Law Could Sow Discord Among U.S. Immigrants

The proposed Fairness for High-Skilled Immigrants Act, while aiming
to diminish some of the backlog in the system which gives immigrants
permanent American green cards, may cause rifts within the U.S. immigrant population.
The bill's critics have argued it may be promoting unfair employment
options to non-permanent residents while U.S. citizens continue to look
for work in the recession, according to the Washington Post. The act has
also been attacked for favoring those from workers
originally residing in larger countries, such as India, over those
hailing from smaller ones, like the Philippines.
Current laws only allow 140,000 green cards annually for those
holding temporary work permits, and impose per-country quotas, which has
greatly lengthened wait times for countries with large emigrating
populations, like India.
Immigrants from smaller countries, however, believe that the new bill
is unfair. The Post quoted an electrical engineer from Bangladesh who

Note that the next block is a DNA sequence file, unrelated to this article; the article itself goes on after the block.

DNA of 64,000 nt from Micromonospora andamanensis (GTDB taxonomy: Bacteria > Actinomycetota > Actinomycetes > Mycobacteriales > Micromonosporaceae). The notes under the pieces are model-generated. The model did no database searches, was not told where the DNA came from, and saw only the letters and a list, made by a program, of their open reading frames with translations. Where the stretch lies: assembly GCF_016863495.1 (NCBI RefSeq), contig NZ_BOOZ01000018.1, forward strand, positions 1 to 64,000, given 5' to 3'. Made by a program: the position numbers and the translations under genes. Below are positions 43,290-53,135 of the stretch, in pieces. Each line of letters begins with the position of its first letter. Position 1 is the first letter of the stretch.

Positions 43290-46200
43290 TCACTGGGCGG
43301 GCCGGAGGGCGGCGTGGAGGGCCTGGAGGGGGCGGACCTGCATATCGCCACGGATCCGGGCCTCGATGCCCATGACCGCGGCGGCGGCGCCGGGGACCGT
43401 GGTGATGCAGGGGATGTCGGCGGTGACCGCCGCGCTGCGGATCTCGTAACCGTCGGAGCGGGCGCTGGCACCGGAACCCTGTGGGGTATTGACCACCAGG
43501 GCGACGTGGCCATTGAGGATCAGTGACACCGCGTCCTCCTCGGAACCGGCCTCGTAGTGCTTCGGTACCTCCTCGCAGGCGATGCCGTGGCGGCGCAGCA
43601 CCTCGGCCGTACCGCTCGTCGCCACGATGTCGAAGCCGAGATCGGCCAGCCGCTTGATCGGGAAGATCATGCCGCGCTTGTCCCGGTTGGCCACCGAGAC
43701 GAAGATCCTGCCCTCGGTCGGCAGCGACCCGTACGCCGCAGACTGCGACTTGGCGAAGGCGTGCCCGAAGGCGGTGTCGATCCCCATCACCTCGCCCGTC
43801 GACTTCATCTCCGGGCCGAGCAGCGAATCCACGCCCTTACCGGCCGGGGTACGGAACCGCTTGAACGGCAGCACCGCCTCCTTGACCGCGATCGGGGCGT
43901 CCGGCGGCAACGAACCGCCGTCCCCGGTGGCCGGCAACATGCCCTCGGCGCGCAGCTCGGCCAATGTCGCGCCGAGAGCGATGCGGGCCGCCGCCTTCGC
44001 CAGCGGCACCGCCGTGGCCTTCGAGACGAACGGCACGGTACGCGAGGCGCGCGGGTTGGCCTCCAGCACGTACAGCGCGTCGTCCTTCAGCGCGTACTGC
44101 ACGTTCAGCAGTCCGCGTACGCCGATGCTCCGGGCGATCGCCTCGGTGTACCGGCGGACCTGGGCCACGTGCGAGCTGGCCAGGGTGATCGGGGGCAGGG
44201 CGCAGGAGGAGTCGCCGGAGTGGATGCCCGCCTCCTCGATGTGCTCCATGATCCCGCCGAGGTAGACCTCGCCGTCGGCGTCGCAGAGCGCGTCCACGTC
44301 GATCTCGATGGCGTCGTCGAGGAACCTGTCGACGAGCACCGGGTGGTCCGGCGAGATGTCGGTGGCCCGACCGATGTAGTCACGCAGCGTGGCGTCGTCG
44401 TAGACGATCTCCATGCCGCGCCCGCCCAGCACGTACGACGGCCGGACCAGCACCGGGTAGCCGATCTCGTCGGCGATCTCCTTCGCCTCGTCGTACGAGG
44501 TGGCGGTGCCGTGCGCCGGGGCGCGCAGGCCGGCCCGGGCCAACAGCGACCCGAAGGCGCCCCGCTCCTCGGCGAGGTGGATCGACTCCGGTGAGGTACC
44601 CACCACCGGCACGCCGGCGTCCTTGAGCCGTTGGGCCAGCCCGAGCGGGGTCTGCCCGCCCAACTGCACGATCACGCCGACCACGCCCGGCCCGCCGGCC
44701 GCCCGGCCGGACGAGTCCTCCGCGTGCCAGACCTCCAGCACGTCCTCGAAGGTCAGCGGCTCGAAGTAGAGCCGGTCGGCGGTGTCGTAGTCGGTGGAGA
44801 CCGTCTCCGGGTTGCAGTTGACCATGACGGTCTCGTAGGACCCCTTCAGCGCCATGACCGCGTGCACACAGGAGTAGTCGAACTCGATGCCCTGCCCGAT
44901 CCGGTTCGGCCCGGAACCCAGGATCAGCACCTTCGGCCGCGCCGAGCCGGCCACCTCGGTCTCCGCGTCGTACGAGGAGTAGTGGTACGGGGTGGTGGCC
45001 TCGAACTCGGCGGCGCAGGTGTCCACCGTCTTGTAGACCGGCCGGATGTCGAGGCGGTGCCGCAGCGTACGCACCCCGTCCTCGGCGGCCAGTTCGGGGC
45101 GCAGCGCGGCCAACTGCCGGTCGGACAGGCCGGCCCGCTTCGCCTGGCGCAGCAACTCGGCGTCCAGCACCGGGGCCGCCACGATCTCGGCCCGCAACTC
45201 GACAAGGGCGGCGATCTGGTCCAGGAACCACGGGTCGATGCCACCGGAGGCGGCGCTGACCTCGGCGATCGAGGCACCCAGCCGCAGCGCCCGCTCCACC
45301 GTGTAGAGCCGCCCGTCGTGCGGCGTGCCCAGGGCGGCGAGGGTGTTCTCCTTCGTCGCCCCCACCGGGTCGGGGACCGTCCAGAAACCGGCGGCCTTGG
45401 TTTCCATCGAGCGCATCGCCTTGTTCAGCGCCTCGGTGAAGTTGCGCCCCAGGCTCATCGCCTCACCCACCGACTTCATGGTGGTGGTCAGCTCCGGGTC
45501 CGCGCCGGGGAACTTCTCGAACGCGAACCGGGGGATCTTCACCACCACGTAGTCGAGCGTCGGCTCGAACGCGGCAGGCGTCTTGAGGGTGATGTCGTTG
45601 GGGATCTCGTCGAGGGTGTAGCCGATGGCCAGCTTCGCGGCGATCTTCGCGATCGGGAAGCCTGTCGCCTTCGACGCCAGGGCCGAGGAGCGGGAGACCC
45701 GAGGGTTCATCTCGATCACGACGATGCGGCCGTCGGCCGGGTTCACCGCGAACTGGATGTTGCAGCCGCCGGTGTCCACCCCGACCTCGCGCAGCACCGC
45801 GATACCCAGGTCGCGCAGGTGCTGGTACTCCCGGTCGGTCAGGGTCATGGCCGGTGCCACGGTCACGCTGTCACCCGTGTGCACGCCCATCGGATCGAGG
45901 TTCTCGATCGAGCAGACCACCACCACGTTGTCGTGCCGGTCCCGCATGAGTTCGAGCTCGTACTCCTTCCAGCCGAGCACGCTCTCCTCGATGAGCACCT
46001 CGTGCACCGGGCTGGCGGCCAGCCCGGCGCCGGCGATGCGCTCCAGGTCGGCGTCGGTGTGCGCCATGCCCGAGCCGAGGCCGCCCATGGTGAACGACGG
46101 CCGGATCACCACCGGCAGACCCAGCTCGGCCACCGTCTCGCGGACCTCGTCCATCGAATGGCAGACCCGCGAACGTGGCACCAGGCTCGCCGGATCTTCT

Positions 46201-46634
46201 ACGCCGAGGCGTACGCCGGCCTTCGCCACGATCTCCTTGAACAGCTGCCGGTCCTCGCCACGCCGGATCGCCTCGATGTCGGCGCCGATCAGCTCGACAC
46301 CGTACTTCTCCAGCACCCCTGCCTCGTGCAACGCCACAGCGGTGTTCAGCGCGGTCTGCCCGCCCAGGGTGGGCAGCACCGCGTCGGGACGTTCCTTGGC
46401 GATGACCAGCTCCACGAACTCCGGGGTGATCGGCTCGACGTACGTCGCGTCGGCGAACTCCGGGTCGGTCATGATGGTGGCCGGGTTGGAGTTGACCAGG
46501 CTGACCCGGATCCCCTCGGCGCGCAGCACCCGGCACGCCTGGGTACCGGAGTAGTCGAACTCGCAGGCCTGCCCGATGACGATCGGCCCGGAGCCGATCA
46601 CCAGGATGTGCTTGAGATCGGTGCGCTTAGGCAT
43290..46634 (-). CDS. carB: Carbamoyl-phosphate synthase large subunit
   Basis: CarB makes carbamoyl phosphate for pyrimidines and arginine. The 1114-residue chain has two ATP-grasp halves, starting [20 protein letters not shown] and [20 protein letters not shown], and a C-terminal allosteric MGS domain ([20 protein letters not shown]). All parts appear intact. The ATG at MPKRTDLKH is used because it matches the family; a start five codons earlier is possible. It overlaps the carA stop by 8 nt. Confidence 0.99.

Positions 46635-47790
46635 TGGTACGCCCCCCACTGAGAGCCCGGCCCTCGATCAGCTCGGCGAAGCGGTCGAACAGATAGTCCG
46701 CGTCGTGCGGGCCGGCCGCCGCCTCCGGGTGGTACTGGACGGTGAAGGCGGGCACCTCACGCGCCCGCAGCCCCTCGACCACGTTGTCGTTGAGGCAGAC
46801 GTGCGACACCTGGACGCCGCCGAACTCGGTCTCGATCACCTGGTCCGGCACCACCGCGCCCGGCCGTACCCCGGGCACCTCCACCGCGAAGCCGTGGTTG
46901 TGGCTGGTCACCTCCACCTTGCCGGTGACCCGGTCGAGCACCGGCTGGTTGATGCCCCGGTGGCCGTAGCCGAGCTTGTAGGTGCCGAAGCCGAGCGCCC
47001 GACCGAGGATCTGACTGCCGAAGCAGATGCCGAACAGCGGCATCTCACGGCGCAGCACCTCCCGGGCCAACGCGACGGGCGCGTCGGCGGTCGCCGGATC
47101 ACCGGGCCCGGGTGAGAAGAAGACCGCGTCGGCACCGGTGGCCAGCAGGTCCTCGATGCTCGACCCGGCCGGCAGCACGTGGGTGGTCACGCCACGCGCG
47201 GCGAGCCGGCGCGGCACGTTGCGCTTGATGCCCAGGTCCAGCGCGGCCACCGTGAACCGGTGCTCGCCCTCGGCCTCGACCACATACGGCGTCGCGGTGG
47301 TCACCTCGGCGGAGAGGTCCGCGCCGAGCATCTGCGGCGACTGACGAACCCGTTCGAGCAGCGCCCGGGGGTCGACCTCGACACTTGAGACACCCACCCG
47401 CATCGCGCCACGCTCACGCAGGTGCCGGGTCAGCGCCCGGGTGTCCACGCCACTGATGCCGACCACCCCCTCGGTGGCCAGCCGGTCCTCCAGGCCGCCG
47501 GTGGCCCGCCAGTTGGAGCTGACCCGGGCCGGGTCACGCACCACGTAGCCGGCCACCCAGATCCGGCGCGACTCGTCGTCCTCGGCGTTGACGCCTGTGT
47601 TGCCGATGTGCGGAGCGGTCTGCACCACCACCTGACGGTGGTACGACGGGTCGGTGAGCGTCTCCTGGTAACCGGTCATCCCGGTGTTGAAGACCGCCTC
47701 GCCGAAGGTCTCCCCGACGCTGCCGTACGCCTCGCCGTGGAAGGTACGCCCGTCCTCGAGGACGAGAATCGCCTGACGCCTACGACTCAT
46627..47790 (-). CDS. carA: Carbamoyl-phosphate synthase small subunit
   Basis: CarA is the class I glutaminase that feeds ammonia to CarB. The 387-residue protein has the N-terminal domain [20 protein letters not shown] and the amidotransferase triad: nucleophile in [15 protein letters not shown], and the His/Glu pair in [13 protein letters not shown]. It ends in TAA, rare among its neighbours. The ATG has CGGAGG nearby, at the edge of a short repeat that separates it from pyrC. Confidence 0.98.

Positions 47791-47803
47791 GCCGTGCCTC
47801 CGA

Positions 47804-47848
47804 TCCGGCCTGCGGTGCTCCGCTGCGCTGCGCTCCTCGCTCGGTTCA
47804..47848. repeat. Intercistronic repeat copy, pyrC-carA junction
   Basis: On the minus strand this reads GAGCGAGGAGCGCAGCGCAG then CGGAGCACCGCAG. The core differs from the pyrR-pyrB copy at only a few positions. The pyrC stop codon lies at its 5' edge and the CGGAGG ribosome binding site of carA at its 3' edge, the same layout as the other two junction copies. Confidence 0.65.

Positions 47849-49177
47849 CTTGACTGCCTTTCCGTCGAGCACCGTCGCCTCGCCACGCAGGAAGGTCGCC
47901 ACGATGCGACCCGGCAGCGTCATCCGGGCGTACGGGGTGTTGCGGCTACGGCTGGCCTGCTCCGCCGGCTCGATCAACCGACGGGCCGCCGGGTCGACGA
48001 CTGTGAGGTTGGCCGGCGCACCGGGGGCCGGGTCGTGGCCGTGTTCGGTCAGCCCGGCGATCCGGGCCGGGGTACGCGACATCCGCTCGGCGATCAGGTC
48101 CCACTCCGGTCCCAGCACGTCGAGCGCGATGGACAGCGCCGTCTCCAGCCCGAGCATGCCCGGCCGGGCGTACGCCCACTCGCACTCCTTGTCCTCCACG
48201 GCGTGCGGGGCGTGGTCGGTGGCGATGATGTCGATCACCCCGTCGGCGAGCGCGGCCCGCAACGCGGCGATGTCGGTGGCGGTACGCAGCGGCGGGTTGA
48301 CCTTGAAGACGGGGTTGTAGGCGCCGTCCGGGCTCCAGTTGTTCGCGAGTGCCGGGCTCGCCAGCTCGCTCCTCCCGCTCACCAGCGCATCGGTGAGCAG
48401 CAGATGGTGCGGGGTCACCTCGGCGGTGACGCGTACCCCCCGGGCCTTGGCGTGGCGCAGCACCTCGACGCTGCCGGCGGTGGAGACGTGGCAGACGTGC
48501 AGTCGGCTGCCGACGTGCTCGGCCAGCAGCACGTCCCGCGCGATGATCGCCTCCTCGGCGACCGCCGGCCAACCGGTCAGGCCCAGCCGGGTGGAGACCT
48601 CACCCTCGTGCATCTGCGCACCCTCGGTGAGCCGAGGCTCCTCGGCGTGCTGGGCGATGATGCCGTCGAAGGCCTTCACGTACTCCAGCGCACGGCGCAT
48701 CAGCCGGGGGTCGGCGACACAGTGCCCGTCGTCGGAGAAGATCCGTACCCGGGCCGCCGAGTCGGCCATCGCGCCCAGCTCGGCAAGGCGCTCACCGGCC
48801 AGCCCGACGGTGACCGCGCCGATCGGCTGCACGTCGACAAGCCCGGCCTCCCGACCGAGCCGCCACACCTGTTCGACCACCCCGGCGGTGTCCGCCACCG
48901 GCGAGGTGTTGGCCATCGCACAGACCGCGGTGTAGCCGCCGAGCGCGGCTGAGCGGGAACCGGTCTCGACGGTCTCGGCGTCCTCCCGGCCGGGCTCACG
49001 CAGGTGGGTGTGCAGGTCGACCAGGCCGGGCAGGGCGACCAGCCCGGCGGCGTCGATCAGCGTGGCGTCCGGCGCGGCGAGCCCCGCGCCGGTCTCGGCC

posted to an online message forum about the issue. The engineer wrote,
“If this bill is passed, then thousands of people from India will get to
cut in line in front of me and add three to four more years to my
already ridiculous wait time."
For some immigrants from India, however, many of whom already hold
temporary teaching, government, and technology-related positions, wait
times can stretch to more than 40 years, literally half a lifetime.
Southern Methodist University professor Caroline Brettell believes that one of the greatest travesties of services
are those immigrants who have spent nearly their whole lives in this
country, but remain unable to attain higher education or permanent
"Why shouldn't smart immigrants, who might have come to the United
States at six months, be able to go on to higher education? It would be
economically productive and morally right," Brettell said during the
Centennial Academic Symposium in Dallas, according to the SMU Daily